Eighty three percent of the fruit and vegetable producers in the cities of Manaus, Iranduba, Careiro da Várzea, and Manacapuru, in northern Brazil, use pesticides, and 90% of them have never received any kind of technical orientation about the selection or application of these substances.
The bulk of fruit and vegetable cultivation in the state of Amazonas is concentrated in these four municipalities, which are the object of the study, “Implantation of a System for the Monitoring and Control of Human and Environmental Poisoning by Pesticides in the State of Amazonas.”
The research, which is being conducted by the Faculty of Agrarian Sciences of the Federal University of Amazonas (Ufam) and funded by the Research Support Foundation of the State of Amazonas (Fapeam), will extend through April, 2006. The preliminary results reported here have not been published yet.
Between September, 2004, and March of this year, the researchers interviewed 320 farmers and discovered that the use of pesticides is generally recommended by colleagues or the salesmen themselves.
“This is a sign of a lack of technical support from the organs in charge of extension. The result is that the farmer chooses the wrong product for that crop or pest and applies it without knowing the correct procedures to avoid being poisoned,” explained Andrea Waichman, coordinator of the study.
It is as if someone bought medicine without a doctor’s prescription, upon the suggestion of a friend or pharmacy salesclerk, and took it without even reading the directions.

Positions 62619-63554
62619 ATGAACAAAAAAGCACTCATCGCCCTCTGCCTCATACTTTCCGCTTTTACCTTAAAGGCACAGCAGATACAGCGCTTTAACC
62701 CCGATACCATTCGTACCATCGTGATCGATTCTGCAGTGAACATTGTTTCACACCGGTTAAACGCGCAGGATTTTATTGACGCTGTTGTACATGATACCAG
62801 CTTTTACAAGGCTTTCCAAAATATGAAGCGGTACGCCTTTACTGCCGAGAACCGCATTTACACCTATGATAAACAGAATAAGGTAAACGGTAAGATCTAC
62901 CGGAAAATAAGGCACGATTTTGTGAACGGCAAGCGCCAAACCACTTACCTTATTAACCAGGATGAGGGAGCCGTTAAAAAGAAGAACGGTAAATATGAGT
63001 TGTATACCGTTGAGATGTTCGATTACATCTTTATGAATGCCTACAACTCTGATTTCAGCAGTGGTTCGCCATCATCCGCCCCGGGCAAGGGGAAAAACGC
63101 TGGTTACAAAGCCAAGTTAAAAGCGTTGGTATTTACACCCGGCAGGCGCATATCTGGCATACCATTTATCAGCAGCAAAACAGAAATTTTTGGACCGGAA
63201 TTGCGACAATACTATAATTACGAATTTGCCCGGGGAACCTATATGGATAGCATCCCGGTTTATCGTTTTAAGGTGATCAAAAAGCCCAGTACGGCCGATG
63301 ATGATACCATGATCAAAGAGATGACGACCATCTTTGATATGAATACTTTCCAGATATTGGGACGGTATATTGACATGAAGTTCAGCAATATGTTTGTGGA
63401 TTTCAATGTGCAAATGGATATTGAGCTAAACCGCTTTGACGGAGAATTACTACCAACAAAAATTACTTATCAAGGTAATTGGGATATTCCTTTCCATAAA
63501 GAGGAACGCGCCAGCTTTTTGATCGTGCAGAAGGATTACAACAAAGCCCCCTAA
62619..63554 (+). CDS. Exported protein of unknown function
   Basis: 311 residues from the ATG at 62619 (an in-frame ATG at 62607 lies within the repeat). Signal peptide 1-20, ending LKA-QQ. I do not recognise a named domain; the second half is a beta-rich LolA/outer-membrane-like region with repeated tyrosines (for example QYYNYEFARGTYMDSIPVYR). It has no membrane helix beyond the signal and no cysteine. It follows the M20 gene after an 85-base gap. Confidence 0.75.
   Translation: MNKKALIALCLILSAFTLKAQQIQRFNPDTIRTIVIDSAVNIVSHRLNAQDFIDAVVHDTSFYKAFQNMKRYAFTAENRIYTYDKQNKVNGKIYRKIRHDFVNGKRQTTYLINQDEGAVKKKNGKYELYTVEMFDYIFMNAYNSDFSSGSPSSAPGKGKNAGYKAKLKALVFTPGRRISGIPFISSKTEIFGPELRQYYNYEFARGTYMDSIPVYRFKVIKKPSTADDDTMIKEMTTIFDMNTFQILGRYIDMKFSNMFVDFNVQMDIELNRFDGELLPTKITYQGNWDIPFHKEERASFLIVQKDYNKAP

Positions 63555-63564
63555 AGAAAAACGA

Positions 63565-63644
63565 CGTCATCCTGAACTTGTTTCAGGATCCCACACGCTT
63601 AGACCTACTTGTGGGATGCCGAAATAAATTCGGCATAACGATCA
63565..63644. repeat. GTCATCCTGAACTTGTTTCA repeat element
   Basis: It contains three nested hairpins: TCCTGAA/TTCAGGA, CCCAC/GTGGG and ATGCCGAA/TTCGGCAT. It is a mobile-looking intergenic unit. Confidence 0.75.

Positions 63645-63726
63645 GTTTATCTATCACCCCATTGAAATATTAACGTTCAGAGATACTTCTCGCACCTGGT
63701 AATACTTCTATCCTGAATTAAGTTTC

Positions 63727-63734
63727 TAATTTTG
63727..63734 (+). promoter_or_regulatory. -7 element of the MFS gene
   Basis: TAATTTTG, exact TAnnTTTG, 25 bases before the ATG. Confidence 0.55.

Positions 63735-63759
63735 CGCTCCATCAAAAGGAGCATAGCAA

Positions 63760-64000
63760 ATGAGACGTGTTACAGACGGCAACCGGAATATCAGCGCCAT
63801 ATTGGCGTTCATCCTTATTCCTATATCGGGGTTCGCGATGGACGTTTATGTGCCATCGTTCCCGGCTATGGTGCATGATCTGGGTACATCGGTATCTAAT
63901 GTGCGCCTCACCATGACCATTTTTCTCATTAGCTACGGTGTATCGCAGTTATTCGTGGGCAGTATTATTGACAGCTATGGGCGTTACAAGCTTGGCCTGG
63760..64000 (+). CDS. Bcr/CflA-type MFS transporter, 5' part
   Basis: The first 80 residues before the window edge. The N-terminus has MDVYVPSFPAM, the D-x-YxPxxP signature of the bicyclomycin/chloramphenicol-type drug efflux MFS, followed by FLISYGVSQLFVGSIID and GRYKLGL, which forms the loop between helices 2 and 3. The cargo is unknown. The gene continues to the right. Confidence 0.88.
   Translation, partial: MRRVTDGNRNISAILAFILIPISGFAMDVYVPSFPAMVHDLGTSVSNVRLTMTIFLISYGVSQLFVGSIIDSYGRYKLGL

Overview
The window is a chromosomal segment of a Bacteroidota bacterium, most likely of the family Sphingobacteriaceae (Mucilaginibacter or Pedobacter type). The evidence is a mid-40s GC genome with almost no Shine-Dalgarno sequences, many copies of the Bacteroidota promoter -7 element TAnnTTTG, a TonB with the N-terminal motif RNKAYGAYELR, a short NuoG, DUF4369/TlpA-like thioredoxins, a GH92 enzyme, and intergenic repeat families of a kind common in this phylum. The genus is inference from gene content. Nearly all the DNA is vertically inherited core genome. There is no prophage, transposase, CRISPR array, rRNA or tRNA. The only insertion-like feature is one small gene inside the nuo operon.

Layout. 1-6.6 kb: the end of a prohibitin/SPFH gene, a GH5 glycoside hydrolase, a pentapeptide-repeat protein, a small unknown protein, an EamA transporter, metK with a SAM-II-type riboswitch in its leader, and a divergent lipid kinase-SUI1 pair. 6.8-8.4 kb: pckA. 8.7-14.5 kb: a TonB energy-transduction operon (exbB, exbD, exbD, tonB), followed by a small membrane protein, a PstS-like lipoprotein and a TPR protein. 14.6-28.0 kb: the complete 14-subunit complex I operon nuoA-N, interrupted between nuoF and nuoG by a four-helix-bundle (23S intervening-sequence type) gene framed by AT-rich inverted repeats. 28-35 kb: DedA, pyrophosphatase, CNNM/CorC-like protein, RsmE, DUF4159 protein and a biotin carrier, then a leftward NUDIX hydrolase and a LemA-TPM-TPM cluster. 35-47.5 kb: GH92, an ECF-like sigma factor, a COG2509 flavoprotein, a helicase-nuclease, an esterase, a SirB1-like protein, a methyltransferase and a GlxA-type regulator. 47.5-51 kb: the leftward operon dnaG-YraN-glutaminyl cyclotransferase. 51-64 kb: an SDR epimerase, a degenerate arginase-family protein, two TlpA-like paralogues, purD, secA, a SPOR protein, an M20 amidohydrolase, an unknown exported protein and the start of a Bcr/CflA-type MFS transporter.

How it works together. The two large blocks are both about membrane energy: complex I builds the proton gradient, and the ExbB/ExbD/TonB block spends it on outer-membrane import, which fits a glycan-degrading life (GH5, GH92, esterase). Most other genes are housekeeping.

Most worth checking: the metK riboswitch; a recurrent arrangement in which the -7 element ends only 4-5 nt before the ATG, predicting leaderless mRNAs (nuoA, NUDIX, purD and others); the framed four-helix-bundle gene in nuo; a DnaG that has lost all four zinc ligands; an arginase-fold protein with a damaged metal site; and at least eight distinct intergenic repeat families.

Another serious fact observed by Waichman is the generalized use of products that contain highly toxic substances that have already been prohibited in the European Union.
Methyl parathion is one of them (23.29% of the fruit and vegetable plantations in the study were treated with pesticides containing this substance). ” The small farmer chooses the pesticide by the speed of its effect: it has to be powerful,” she concluded.
Through next April the study will form the basis of a data bank available for public consultation on the Internet. The data bank will catalogue the types of pesticides used in Amazonas, the chemical composition of each one, the amount used on the crops, and the number of cases of poisoning .
To help compile the list, the researchers plan to train health agents to identify the symptoms of insecticide and herbicide poisoning.
Moreover, all the farmers who were interviewed will receive orientations from the researchers on the correct use of pesticides.
“Organic farming, unfortunately, is still a very remote ideal in our state,” Waichman laments.
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